Are America’s suburbs facing end times? That’s what a host of recent authors would have you believe. The declaration comes in variety of guises, from Alan Ehrenhalt’s The Great Inversion (2012), to “the peaking of sprawl” pronounced by urban planner Christopher Leinberger to, most recently, to Leigh Gallagher’s The End of Suburbs(2013). Suburbs and sprawl have joined the ranks of “history” and “nature” as fixtures of our lives that teeter on the verge of demise—if we’re to lend credence to this latest clamor from journalists, planners, and academics. read more »
One supposed trend, much celebrated in the media, is that younger people are moving back to the city, and plan to stay there for the rest of their lives. Retirees are reportedly following suit.
Urban theorists such as Peter Katz have maintained that millennials (the generation born after 1983) show little interest in “returning to the cul-de-sacs of their teenage years.” Manhattanite Leigh Gallagher, author of the dismally predictable book The Death of Suburbs, asserts with certitude that “millennials hate the suburbs” and prefer more eco-friendly, singleton-dominated urban environments. read more »
Like many older suburbs in high priced regions, Long Island faces two great crises: a loss of younger residents and a lack of affordable housing for the local workforce, including those employed as nurses, teachers and other professionals. read more »
When I arrived in Los Angeles almost 40 years ago, there was a palpable sense that here, for better or worse, lay the future of America, and even the world. Los Angeles dominated so many areas — film, international trade, fashion, manufacturing, aerospace — that its ascendency seemed assured. Even in terms of the urban form, L.A.’s car-dominated, multipolar configuration was being imitated almost everywhere; it was becoming, as one writer noted, “the original in the Xerox” machine. read more »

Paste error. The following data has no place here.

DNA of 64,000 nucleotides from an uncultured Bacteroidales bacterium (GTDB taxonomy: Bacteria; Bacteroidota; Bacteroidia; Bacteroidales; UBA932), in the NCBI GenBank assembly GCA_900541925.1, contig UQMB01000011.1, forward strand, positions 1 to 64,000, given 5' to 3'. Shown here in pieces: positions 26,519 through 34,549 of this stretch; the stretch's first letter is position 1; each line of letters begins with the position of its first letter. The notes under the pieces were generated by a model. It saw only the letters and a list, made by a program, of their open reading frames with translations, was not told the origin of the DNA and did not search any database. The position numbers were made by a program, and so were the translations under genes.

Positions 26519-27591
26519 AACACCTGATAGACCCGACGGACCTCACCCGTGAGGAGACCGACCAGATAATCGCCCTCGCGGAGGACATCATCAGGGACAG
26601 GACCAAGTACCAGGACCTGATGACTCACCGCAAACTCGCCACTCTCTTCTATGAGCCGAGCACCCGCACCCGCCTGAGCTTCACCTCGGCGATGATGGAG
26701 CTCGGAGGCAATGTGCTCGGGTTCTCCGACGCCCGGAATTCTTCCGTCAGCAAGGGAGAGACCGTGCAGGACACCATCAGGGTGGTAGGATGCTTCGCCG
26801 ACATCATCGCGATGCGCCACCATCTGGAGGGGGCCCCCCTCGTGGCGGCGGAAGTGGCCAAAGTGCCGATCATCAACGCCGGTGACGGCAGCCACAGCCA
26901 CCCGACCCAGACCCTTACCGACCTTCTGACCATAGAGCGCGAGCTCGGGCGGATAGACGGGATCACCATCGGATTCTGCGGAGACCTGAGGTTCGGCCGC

In his classic 1893 essay, “The Significance of the Frontier in American History,” historian Frederick Jackson Turner spoke of “the expansive character of American life.” Even though the frontier was closing, Turner argued, the fundamental nature of Americans was still defined by their incessant probing for “a new field of opportunity.” Turner’s claim held true for at least a century—during that time, the American spirit generated relentless technological improvement, the gradual creation of a mass middle class, and the integration of ever more diverse immigrants into the national narrative. read more »
Despite some hype and a few regional exceptions, the construction of office towers and suburban office parks has not made a significant resurgence in the current recovery. After a century in which office space expanded nationally with every uptick in the economy, we may have reached something close to “peak office” in most markets. read more »
“The heresy of heresies was common sense”—George Orwell
The stories we tell affect the lives we lead. I do not mean to be abstract here. I mean, literally, the stories that are told make up a kind of meta-reality that soaks in us to form a “truth”. This “truth” affects policy, which affects investment, which affects bricks and mortar, pocketbooks, and power. Eventually, the “truth” trickles down into a more real reality that defines the lives of the powerless. read more »
The US Census Bureau recently released poverty rate data by state, county and metropolitan area for 2012. As has been the case for decades, urban core poverty rates dwarf those of suburban areas in the nation's 52 major metropolitan areas (those with more than 1 million population). read more »
Perhaps no urban legend has played as long and loudly as the notion that “empty nesters” are abandoning their dull lives in the suburbs for the excitement of inner city living. This meme has been most recently celebrated in the Washington Post and the Wall Street Journal.
Both stories, citing research by the real estate brokerage Redfin, maintained that over the last decade a net 1 million boomers (born born between 1945 and 1964) have moved into the city core from the surrounding area. “Aging boomers,” the Post gushed, now “opt for the city life.” It’s enough to warm the cockles of a downtown real-estate speculator’s heart, and perhaps nudge some subsidies from city officials anxious to secure their downtown dreams. read more »
[Book Review] The Metropolitan Revolution: How Cities and Metros Are Fixing Our Broken Politics and Fragile Economy, by Bruce Katz and Jennifer Bradley. 2013, Brookings Focus Book
It's now decades after deindustrialization, and several years since the Great Recession supposedly ended. Yet too many American cities are still struggling to recover from the losses of jobs, population, taxes, and identities. Detroit’s declaration of bankruptcy in July drew new attention to the problem, and it helped fuel the extensive marketing campaign read more »